Wealth, Status, and Privilege in Aladdin

By Corey Patterson

The long awaited live film adaptation of Disney’s Aladdin hit theaters last month and fans have not been shy about voicing their opinions. Some disgruntled moviegoers claim Will Smith’s CGI Genie doesn’t compare to Robin Williams’ rendition, while others bemoan the vast number of scenes from the original script. Personally, I found the film to be hilarious and rich with theological implications (unsurprisingly, given this blog) that can inform people of all faiths.

An Arabian Night in a World of Privilege

 As most Disney fans are aware, the story of Aladdin features a poor young man ostracized from society. But in a stroke of luck he runs into the princess of Agrabah, Jasmine, who ignites a desire for something better in life. And in the fortunate timing only narrative can facilitate, the “street rat” runs into a magical genie (named “Genie”) who can grant three of his wishes.

Aladdin goes through a transformation process after wishing for Genie to make him a prince, which ultimately amounts to an increase in wealth, privilege, and status — three areas he believed would allow him to be noticed by Jasmine and society at large.

The Diamond in the Theological Rough 

Is Aladdin’s belief in the importance of privilege reflective of reality? Do we as a culture believe someone’s true nature is defined by how much they own? Or is there something deeper going on behind the scenes that makes wealth and privilege look like dirty rags in comparison?

Jon Sobrino, a Jesuit priest and theologian who’s lead much of the development in liberation theology, has much to say regarding our world’s understanding of the nature of privilege. In his seminal work, The True Church and the Poor, Sobrino flips the notion of privilege (as commonly understood) on its head. He writes, “The poor are accepted as constituting the primary recipients of the Good News and, therefore, as having an inherent capacity of understanding it better than anyone else.”[1]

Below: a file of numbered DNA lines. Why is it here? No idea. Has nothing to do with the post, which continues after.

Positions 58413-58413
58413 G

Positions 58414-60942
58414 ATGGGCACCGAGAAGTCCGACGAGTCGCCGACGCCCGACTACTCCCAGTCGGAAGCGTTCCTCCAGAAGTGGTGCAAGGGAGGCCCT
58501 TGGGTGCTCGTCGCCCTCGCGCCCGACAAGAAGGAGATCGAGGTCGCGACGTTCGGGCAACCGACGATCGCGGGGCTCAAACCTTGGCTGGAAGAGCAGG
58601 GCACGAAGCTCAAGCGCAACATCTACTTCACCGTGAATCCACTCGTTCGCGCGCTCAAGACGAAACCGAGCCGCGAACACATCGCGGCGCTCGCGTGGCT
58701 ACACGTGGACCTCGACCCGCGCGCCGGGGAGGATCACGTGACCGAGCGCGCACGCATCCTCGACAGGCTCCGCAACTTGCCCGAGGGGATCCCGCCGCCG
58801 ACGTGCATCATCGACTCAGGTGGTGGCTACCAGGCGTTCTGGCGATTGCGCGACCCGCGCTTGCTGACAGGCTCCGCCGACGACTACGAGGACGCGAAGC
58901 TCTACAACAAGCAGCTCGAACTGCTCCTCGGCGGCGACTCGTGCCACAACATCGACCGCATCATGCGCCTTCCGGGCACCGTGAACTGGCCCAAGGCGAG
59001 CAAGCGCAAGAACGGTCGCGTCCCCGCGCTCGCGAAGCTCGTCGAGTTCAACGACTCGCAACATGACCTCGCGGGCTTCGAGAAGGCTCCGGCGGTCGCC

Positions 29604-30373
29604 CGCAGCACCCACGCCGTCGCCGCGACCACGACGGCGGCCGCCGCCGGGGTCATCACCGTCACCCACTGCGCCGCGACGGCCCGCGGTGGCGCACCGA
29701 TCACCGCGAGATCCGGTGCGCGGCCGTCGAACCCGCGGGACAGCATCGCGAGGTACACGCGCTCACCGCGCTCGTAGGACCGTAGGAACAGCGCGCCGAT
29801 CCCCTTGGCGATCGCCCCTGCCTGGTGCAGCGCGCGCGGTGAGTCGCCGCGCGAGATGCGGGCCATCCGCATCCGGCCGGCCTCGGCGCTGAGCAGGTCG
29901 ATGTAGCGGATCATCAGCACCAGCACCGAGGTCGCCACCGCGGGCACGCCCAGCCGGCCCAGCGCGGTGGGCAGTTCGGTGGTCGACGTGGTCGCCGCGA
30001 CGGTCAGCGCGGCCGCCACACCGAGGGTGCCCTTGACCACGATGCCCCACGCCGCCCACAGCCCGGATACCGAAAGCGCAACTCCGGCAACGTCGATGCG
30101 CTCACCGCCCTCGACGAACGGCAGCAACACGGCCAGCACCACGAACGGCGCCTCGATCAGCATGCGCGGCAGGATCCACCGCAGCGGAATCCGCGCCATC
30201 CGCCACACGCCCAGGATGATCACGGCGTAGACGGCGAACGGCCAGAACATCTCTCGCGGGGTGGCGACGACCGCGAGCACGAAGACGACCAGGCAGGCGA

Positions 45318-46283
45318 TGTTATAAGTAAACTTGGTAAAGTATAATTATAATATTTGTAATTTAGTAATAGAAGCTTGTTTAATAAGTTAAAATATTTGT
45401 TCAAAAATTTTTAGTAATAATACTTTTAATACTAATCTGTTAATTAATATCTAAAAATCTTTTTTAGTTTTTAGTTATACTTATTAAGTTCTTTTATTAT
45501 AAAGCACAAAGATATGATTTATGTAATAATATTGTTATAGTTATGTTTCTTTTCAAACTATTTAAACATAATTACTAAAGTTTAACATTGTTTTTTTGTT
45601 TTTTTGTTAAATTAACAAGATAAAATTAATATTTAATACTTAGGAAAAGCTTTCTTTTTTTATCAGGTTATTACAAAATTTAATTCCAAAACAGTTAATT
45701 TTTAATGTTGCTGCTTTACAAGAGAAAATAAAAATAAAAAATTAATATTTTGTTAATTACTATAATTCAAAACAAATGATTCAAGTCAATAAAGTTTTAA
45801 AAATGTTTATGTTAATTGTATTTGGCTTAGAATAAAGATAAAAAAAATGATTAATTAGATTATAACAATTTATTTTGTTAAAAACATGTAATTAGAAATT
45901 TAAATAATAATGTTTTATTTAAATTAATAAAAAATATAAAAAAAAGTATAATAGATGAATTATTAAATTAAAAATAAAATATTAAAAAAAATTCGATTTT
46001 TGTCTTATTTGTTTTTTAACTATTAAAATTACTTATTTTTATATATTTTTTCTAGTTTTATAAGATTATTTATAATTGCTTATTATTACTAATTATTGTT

Speaking in this Christian context of the Good News of Jesus Christ, Sobrino makes it clear those without wealth and status are the true privileged class. The Gospel is more easily embraced by them than those with so much wealth (material and immaterial) preoccupying their lives.

Aladdin Through the Eyes of Privilege 

If we watch the narrative of Aladdin unfold through Sobrino’s flipped notion of privilege, the core message of the story starts to shine through. Aladdin’s status as a poor peasant led him to believe he was worthless. He couldn’t rise to the level of others in his society or even court Jasmine (whom he believed to be her handmaid at the time). Lacking privilege in the eyes of those around him, it’s no wonder Aladdin’s first wish is for Genie to make him a wealthy prince of high status.

Aladdin believed his upgraded status would solve all of his problems and make Jasmine fall in love with him. Unbeknownst to him, however, the princess had already started falling for him after getting to know the man underneath back in the streets of Agrabah. And it’s this understanding of Aladdin’s character that allows her to recognize him for who he really is despite him disguising himself with the wish. As Genie says to Aladdin shortly afterward, “Character always finds a way of shining through.” [2]

It is here Aladdin begins to adjust his perspective. He realizes the tempting appeals of status won’t make him more worthy or privileged. In fact, as Sobrino reminds us, those without these things are often more privileged to accept grace/love in their life. Jasmine, who understands this perfectly, does her best to use her material privilege for the betterment of others, such as the kindness she shows to her guards and handmaid. And through her example, Aladdin eventually uses the immense power granted to him with his last wish to free Genie.

Our wealth, privilege and status will never define our worth. They are at best tools that we can use to improve the lives of those less fortunate, but will never serve as a substitute for our worth as human beings. Through the Gospel of Christ, we are called both to use what privilege we have in this world to help those without and listen to them — they’re often closer to the Truth than those with wealth and status.

Corey Patterson is a writer and webmaster. He is passionate about the synthesis of theology and geek/pop culture stories. His interests lie primarily in superhero and fantasy genres. Check out his blog here and some of his reviews on Monkeys Fighting Robots.


  1. Sobrino, Jon. The True Church and the Poor. Orbis Books. 1984.
  2. Ritchie, Guy. (2019). Aladdin, Walt Disney Pictures.

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